couple of choices," noted O'Brien, "it can switch suppliers or it
can use an intermediary to screen and secure the cargo before it
moves to the next stage."
eventually expects the complete supply chain will be covered, including
carriers, forwarders and Customs brokers. To facilitate the process,
Customs will make information available to C-TPAT members about
other members, including those in the delivery supply chain. That
way, importers can select those carriers, forwarders and Customs
brokers that are C-TPAT approved, or, otherwise, require suppliers
to use only C-TPAT approved carriers and forwarders.
What Kind Of Program Is Needed?
Customs is looking for the importer and foreign supplier
to have the following types of security programs in place or under
- Procedural Security: Procedures should be in place
to protect against unmanifested material being introduced into
the supply chain.
- Physical Security: Buildings
should be constructed in a way that resists unlawful entry and
protects against outside intrusion. Physical security should include
the segregation and marking of international, domestic, high-value,
and dangerous goods cargo within the warehouse by a safe, caged
or otherwise fenced-in area.
- Access Controls: Access controls
should include positive identification, recording, and tracking
of all employees, visitors, and vendors.
- Conveyance Security: Conveyance security involves the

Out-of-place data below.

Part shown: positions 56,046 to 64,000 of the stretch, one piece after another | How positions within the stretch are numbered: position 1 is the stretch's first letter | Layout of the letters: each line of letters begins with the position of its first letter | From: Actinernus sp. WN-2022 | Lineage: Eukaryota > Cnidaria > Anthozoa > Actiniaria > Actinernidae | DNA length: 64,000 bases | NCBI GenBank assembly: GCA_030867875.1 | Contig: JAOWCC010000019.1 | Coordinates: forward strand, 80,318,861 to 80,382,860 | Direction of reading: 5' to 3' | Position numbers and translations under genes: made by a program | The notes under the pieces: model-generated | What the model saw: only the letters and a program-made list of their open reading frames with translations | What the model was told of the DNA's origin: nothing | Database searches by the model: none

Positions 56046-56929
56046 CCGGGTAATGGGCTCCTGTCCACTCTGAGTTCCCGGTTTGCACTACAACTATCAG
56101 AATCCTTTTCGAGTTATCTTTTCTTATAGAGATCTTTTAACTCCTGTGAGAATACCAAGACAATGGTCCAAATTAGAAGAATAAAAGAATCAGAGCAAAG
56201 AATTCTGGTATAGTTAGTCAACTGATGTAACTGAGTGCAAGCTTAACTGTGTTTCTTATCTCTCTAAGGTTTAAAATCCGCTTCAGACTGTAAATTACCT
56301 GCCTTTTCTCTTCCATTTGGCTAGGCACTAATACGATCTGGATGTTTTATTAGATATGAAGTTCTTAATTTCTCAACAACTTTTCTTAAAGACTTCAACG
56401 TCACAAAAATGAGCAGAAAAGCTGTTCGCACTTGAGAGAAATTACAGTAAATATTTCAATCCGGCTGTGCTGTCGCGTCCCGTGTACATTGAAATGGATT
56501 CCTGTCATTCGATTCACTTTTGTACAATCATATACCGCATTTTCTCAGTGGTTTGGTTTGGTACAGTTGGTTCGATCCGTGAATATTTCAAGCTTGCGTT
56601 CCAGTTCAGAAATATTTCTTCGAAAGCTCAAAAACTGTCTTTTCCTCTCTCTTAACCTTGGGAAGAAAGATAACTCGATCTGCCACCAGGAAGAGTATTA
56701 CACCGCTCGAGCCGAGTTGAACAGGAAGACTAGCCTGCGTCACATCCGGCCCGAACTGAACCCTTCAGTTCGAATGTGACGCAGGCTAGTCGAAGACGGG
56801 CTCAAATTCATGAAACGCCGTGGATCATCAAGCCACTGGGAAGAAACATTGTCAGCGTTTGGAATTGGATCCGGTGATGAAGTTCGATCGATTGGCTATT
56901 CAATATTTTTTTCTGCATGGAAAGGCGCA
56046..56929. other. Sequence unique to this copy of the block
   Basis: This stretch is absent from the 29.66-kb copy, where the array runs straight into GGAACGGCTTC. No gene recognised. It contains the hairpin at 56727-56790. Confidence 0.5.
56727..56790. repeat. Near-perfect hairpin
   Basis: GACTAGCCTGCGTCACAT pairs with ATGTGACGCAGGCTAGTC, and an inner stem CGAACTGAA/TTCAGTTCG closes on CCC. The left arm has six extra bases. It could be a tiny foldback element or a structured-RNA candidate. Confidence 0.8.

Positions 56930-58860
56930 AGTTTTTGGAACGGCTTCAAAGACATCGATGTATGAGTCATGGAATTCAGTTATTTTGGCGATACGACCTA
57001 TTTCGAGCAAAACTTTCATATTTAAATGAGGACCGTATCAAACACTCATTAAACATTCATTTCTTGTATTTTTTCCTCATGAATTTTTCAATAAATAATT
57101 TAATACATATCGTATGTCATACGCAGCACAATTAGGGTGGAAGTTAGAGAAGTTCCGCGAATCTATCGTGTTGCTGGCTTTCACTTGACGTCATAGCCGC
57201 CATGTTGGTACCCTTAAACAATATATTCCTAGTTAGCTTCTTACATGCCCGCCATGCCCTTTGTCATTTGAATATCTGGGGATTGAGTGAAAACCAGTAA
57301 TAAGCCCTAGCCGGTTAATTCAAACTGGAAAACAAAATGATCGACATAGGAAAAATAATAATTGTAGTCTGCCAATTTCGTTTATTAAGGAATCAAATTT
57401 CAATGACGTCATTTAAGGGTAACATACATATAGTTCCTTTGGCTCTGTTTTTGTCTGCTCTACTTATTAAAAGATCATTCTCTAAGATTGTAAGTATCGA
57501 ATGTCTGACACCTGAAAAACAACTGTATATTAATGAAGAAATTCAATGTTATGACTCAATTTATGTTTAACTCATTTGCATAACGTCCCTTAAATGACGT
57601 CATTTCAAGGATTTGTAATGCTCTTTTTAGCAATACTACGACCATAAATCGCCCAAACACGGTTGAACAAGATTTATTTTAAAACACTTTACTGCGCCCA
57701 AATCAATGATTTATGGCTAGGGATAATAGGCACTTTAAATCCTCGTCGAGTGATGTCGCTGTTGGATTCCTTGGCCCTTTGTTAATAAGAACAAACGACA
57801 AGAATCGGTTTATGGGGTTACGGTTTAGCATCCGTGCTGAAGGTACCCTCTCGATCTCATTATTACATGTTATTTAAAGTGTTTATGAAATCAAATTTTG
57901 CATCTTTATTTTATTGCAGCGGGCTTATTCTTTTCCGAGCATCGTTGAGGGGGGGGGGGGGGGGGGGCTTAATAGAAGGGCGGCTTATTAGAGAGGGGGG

protection of the container against the introduction of unauthorized
personnel and material before or during shipment.
- Personnel Security: Importers and suppliers should
conduct employment screening and interviewing of prospective employees
to include periodic background checks and application verifications.
- Manifest Procedures: Companies should ensure that manifests
are complete, legible, accurate, and submitted in a timely manner
- Education and Training Awareness: A security awareness program for employees covering
cargo integrity and unauthorized access.
What Should You Do First?
program is very important to the Customs Service, particularly as
the Service moves towards merging into the new Department of Homeland
Security. And, while it is described as a voluntary program, Customs
is stepping up efforts to get U.S. companies to sign up. The current
goal of the Commissioner of Customs is to have 1,000 importers signed
up for the program by the end of Customs' fiscal year (October 31st).
Currently, Customs has about 274 companies signed up for the program.
One: As a first step, we recommend that the company download
and review the Cargo
Security Questionnaire, Memorandum-Of-Understanding
and Customs' Security
Two: The company should assemble an inter-departmental committee
made up of affected groups (such as logistics, manufacturing, security,
purchasing or procurement, and supply chain management) to review
and discuss the pros and cons of participation in the program.
Three: Conduct an initial evaluation of your company's existing
cargo security efforts and that of any related party suppliers and
key third party suppliers and vendors (i.e., third party JIT warehouses,
Foreign Trade Zones and bonded warehouses).
Initial supplier valuations can be done in writing, by phone or
through interviews with company individuals who visit the supplier
on a regular basis. Once the initial evaluation is done, the company
can assess the potential cost and/or changes to the company's business
plan that might be required.
additional information on Customs' C-TPAT program, please visit
our website (http://www.tuttlelaw.com),
and select the link to our C-TPAT
page. If you have any questions or would like a presentation for
your company on Customs C-TPAT program, please call (415) 288-0428,
or e-mail us at firstname.lastname@example.org.
by Tuttle Law Offices.